This pattern is called “Confront Your Ignorance”. The scenario it is meant to address is when a programmer has gaps in their knowledge that interfere with their work. More specifically, they want to master skills and tools, rather than simply be adequate, yet are unsure of the first step towards that goal. Finding the first step or even admitting they need to find the first step is difficult, particularly in environments where there seems to be an expectation to just have already mastered things.
The solution provided is simple. Pick something you need to learn and then learn it. While it sounds simple, it is easier said than done.
An important skill that I have only recently started thinking about, which this pattern touches on, is the ability to know when you’ve learned enough about a subject and that it’s time to turn your attention elsewhere. Without mastering this skill, one might still go out of their way to study something on their own. In the absence of any clear goals, they may simply give up whenever they get sick of it. This is something I used to do a lot, and it led to situations where I had taken time out of my day to learn something, but the knowledge itself was too incomplete to be useful. I wouldn’t go so far as to say that it was wasted time, but I think it could definitely have been better spent.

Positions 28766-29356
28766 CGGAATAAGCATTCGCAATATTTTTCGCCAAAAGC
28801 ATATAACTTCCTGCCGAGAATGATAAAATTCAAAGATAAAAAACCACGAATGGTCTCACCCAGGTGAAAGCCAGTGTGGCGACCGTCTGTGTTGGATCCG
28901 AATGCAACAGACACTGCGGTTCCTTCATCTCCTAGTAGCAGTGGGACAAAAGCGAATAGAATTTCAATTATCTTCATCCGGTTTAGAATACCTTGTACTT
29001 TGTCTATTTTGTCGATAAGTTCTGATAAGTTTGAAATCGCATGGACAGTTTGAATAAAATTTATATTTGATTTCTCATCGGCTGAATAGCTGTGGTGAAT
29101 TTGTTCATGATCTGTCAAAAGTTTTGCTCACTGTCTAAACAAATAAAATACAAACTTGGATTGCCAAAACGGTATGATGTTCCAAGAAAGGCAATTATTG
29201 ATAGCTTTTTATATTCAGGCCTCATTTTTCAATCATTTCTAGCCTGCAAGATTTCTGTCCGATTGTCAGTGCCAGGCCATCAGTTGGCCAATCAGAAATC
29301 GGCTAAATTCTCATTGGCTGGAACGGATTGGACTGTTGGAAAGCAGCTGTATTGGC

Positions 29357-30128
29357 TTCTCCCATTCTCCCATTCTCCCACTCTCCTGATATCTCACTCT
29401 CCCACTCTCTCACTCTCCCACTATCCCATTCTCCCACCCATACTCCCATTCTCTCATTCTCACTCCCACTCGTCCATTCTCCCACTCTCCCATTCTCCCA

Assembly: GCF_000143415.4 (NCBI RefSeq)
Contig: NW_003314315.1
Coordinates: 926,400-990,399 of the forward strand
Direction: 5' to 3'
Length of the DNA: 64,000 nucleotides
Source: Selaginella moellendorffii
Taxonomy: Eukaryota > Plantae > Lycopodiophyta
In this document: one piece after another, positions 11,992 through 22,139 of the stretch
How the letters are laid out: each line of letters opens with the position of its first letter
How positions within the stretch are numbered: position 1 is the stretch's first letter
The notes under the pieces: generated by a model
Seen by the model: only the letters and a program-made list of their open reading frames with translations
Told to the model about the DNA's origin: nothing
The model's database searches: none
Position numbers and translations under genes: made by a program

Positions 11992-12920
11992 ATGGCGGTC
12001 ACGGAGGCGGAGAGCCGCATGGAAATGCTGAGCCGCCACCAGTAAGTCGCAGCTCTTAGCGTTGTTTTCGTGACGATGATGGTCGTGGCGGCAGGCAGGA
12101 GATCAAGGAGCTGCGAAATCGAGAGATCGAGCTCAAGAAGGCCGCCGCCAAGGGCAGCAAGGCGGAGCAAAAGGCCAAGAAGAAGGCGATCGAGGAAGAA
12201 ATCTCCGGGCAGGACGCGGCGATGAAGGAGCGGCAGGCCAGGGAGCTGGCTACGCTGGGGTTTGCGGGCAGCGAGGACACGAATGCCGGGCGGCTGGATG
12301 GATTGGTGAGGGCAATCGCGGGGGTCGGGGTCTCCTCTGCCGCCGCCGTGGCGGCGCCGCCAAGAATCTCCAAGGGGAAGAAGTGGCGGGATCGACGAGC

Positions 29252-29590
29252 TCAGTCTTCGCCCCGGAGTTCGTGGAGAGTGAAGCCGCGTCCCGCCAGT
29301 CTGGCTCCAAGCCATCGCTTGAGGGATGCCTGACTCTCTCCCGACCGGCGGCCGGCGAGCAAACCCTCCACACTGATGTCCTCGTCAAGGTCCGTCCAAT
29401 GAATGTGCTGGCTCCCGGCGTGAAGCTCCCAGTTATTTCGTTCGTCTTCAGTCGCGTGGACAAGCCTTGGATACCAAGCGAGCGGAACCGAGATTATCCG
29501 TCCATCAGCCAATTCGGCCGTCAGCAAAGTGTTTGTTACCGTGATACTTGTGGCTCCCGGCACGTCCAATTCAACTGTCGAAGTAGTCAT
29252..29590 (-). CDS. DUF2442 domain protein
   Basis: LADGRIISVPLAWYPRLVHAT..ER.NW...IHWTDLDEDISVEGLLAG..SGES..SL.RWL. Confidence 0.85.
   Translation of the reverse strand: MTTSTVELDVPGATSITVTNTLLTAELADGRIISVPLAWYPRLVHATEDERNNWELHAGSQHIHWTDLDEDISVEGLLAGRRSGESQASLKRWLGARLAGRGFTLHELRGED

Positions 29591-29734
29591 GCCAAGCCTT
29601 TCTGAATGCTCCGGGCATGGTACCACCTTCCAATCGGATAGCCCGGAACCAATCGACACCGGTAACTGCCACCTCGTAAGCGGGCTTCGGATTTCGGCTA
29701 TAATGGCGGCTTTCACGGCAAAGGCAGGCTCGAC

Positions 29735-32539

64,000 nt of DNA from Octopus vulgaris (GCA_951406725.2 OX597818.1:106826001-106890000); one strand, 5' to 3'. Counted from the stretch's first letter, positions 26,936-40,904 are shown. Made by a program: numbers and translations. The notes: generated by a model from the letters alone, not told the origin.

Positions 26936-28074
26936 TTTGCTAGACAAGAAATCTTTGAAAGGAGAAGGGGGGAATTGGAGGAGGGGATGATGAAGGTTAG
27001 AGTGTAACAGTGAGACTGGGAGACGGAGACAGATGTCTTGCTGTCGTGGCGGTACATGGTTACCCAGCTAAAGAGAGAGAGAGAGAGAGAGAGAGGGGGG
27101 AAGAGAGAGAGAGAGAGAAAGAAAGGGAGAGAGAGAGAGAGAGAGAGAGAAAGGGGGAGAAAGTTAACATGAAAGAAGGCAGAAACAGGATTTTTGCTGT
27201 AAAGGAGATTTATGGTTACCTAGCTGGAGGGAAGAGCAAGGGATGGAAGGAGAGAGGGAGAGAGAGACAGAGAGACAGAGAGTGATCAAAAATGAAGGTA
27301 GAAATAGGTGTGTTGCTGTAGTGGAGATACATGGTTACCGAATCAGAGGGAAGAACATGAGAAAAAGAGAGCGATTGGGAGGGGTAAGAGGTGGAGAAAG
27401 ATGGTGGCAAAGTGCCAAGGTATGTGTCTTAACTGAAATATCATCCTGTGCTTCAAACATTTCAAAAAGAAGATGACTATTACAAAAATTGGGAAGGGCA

Different people have different approaches that best suit them for filling the gaps in their knowledge. Something I think is pretty important for me is to figure out what my ideal approach is. I have some ideas. For example, I think I tend to prefer concrete examples, hands-on involvement, and at least a general understanding of how the whole system works. Figuring out what works for me in more specific terms would be a good idea also.
I tend to struggle to seek help from peers. In this pattern, the authors suggest working together to learn things, which is something I think can be fun, productive, and worth trying.
One of the core ideas here, which I will talk about in a future post, is the idea of two extremes when learning, which need to be avoided. In one, ignorance is kept totally private, creating an atmosphere where not being proficient to begin with is extremely discouraged. In the other, no attempt is made to prevent one’s ignorance from interfering with a team’s project. Straddling the line between these is another skill that I haven’t really considered before, but should probably get good at sometime soon.